When LCIF helps a child see the world for the first time, protects a village from a debilitating eye disease or intervenes before someone goes blind due to diabetic eye disease, SightFirst grants make these efforts possible. SightFirst grants turn the SightFirst mission—building comprehensive eye care systems to fight the major causes of blindness and care for people who are blind or visually impaired—into action. These grants upgrade hospitals and clinics; train doctors, nurses and other healthcare workers; and distribute medicine and raise awareness about eye diseases and conditions.

The SightFirst program funds high-quality, sustainable projects that deliver eye care services, develop infrastructure, train personnel and/or provide rehabilitation and education in underserved communities. Of utmost concern are the major causes of blindness and vision impairment: cataract, river blindness, trachoma, uncorrected refractive error and, especially in developed nations, diabetic eye disease and glaucoma.

Lions have raised more than US$415 million to fund the SightFirst program and save sight around the world. Lions' districts work with their regional SightFirst technical advisor in developing SightFirst grant applications and project proposals.

Our sight programs have changed the lives of millions. Read a few sight stories here.


Examples of recent SightFirst grants include:

  • Czech Republic, District 122 — A grant of US$133,000 was awarded to the Lions of District 122 to support 14 training courses at the Lions Ophthalmic Education Centre, Prague.  A total of 350 ophthalmologists from Central and Eastern Europe will receive instruction in many topics related to different eye conditions. Local Lions will be involved in student selection and linked with the ophthalmologists upon their return.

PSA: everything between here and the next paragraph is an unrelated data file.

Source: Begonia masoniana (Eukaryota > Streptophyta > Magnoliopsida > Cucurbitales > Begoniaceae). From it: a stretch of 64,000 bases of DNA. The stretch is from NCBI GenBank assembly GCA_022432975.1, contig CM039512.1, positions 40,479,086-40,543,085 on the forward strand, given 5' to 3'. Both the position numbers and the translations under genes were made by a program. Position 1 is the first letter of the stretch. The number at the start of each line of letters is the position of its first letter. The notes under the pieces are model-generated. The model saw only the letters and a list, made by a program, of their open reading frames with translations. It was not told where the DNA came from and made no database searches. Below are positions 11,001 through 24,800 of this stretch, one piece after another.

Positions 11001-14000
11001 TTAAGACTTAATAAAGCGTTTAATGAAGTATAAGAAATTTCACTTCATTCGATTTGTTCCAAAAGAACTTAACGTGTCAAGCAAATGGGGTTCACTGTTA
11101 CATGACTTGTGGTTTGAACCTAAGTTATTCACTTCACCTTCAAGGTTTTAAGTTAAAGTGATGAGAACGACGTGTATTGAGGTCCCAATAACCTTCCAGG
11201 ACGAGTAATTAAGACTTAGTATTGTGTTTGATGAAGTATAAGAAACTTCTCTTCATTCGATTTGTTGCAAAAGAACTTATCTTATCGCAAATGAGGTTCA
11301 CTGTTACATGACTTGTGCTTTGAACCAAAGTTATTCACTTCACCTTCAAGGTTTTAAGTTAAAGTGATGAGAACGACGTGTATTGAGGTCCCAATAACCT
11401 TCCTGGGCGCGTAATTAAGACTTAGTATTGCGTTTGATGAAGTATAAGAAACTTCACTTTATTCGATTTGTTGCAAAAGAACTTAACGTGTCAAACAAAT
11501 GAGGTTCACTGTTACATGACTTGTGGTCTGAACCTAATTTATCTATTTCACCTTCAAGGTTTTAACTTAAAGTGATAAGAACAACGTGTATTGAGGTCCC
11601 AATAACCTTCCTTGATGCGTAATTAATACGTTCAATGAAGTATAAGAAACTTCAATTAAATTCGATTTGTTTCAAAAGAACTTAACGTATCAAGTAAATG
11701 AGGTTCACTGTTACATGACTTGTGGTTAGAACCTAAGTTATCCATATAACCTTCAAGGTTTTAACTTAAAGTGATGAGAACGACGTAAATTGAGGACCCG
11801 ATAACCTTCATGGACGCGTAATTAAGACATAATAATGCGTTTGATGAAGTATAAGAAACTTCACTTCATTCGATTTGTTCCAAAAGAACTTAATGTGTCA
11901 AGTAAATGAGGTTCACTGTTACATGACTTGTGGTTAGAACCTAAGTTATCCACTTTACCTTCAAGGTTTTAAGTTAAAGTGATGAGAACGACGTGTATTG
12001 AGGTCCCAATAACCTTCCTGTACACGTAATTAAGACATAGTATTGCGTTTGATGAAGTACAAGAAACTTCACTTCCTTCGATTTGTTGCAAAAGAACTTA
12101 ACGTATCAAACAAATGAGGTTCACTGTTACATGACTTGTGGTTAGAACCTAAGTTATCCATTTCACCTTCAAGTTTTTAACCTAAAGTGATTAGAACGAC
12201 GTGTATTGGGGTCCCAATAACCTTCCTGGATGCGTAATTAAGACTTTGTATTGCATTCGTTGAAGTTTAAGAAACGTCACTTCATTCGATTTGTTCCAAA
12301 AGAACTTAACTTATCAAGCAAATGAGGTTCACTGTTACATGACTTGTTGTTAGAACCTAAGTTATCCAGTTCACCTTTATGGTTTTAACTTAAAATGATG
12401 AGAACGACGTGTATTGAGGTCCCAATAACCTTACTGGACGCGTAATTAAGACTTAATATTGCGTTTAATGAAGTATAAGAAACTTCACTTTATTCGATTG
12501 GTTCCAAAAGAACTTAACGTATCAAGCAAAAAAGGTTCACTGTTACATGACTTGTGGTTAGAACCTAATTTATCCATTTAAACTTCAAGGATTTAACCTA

• Belize (Undistricted) — A grant of US$130,699 was given to the Lions of Belize to expand upon the existing diabetic retinopathy screening and treatment services currently available at the National Eye Clinic and its five satellite facilities. Implemented in partnership with the Belize Council for the Visually Impaired and the Ministry of Health of Belize, the project will provide training in diabetic retinopathy screening and diagnosis to five optometrists and train one ophthalmologist to conduct laser treatment. Additionally, the National Eye Clinic and five satellite centers will receive upgraded equipment. An estimated 10,663 diabetic people will be screened and 1,650 treated during this project’s three year implementation period.

  • India, District 323-D2 — A grant of US$270,316 was awarded to the Lions of District 323-D2 to work in partnership with the Kalpataru Foundation to improve access to comprehensive eye care services. Three secondary level hospitals and eight vision centers will be upgraded. The Lions will focus on extending the system’s ability to serve the indigent communities in the area through 360 outreach events over three years. In all, 121,575 patients will be screened, 23,660 cataract surgeries will be carried out, and 20,555 individuals will receive treatment for various blinding conditions.